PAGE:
16. So, I don’t have a child, so I should probably shut up — but I almost side with you for other weird reasons and thought, based on the title, that’s what this would be about but it wasn’t, lol.

    I commend you. I commend parents who didn’t have the resources we have now, and had to go it on their own, seeking help and answers and putting forth effort to raise their children.

    Lately – and maybe it’s just my Twitter feed or something – I have seen a trend of women who aren’t prepared to be parents, leaning on the interwebs for resources. They can’t make a decision until they’ve tweeted it 19 times, they won’t call a doctor or Google symptoms because they’d rather everyone on their FB figure it out for them, they’ll beg for freebies and giftcards and post their sob stories about money simply because they had a baby before they had the finances to support the baby and they certainly don’t want to consider a JOB or anything, etc. And these same women/families who decide to have babies when they can barely afford rent are the same ones Twittering how WIC and welfare is the best thing ever and everyone should try signing up! It’s like they wanted the attention of the baby and the ability to blog/tweet/talk/judge others/post anything they feel as a FACT without respecting other women’s choices (like you’ve stated) — but they don’t want to put their own common sense and effort into raising these children.

    Argh, am I making sense? Basically, thanks for not being a lame ass Anna. <3

  17. Everything about this post had me shaking my head in total agreement. I have been throw so many online parenting groups and forums and it is just like you are saying. A community of mother should be supporting other moms and not bashing decisions. I posted a post once about best products for diaper rash and got attacked about naming my daughter ‘Cricket’. And it was not the last time it happened. I tend to stay away from places like cafemom because I see that kinda of thing happening to all kinds of mothers. Teenage mothers who go on for support hoping to find it in older moms and get yelled out and preached to about getting pregnant young and blah blah blah- these ladies went to you for help, probably because their own mothers and close adult female role models didn’t want to help them and you’re going to do the same.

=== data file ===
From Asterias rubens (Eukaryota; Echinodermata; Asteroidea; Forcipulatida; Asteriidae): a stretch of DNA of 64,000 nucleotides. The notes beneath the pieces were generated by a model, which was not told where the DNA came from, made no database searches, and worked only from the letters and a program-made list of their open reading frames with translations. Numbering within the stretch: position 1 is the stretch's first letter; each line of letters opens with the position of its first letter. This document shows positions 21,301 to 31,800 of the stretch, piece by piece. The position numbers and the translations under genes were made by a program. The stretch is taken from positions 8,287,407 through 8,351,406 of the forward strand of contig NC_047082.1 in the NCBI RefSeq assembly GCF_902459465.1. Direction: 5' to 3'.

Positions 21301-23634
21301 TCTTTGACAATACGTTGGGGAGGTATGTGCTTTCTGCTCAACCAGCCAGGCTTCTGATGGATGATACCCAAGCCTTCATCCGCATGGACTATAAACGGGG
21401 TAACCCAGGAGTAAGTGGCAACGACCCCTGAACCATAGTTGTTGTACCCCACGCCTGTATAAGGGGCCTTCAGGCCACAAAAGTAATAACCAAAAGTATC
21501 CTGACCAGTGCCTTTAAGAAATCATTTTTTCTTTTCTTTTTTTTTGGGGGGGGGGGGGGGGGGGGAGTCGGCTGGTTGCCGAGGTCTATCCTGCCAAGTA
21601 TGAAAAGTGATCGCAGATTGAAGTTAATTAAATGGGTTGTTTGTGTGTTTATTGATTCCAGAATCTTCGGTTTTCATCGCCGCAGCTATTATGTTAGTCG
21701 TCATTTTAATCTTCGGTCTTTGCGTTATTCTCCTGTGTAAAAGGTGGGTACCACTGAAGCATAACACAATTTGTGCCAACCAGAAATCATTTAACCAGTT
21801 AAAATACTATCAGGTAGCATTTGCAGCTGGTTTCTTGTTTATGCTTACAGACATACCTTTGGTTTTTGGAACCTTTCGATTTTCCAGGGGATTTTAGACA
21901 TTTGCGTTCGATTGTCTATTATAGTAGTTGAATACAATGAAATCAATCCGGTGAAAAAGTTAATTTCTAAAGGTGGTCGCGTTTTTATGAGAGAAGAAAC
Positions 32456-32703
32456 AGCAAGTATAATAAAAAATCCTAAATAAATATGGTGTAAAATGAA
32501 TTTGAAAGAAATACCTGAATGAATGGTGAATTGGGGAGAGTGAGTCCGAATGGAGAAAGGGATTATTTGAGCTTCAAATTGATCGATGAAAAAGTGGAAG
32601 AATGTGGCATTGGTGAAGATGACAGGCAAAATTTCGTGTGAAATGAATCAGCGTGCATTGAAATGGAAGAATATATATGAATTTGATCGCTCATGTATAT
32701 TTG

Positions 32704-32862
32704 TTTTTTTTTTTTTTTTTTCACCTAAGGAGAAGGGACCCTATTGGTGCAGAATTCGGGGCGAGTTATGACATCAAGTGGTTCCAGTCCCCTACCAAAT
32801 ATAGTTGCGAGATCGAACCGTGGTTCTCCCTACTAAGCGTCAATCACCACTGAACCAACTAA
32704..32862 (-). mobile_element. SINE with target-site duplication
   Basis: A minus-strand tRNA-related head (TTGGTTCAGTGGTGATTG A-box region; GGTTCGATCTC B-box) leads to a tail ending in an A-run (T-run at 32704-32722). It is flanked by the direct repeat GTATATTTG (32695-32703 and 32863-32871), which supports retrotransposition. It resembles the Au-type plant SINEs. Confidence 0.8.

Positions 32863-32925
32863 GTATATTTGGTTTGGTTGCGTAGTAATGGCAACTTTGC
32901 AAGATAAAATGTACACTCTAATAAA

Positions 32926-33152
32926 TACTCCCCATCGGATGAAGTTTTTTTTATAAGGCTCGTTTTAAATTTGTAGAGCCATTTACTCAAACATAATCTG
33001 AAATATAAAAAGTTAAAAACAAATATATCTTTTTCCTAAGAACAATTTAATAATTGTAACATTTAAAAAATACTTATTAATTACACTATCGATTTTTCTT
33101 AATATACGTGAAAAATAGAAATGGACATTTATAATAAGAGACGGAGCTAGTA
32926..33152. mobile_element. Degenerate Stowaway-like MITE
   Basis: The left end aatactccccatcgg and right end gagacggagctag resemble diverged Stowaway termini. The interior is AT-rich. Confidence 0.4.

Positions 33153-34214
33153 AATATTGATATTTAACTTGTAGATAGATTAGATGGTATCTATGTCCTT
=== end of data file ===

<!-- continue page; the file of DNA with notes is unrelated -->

18. I agree whole heartedly. It’s ridiculous how many people want to preach about what they think is right and what you’re doing wrong.

    I am not a mom yet and it astounds me how many people think they know better than the person in that situation. They don’t and shouldn’t pretend to.

    Everyone is different, everyone has a different parenting style and there’s nothing wrong with that. People need to realize that what they do won’t always work for someone else and if you can’t be supportive about their choices and offer an opinion short of, “Well you’re wrong, that’s not what I did.”

    Then STFU.

    /end rant

  19. AMEN. This is awesome. Just yesterday, I was folding laundry in the other room while my husband’s mother told him that feeding our 15 week old baby food vegetables this early will make him obese for life. I fumed in the other room, literally, holding my tongue and whipping the clothes I was folding into their respective spots in the bedroom.

    It’s one thing to have an opinion, I agree, but don’t make others feel horrible for disagreeing with you, or for doing something you wouldn’t.

    I cloth diaper. I LOVE it. Do I criticize those who don’t use cloth diapers and make them feel cruddy? Heck no. To each his/her own. I breast feed, but I also formula feed. I feel like anyone who tells me that’s wrong can suck it (not literally, ew)! I was about ready to hide when said MIL found out we were using both the breast and the bottle three days later. And heaven forbid the bottles are PLASTIC. Oh no! They’re BPA free, but apparently, still a sin.

    Ah well.

    Well said. Kudos. Thank you!

  20. You go girl. I’m not a mother yet, I don’t even have a stable relationship, BUT thank you for blogging about this. I agree with your stance on support instead of judgement.

    And the typo? *giggle*

  21. I very much agree with your post. I myself am not a parent so I cannot even begin to comprehend trying to tell another person how to raise their children, but to say that someone shouldn’t do something just because they wouldn’t isn’t right. Everyone is entitled to their own opinion and everyone has their own idea of parenthood and how they want to do it, and that should be up to them (minus physical harm to the child, obviously lol). It is nice though to see when others give their support when someone is going through a hard time or needs advice, as long as it is done in a positive manner it is awesome to see.

Leave a Reply

Your email address will not be published. Required fields are marked *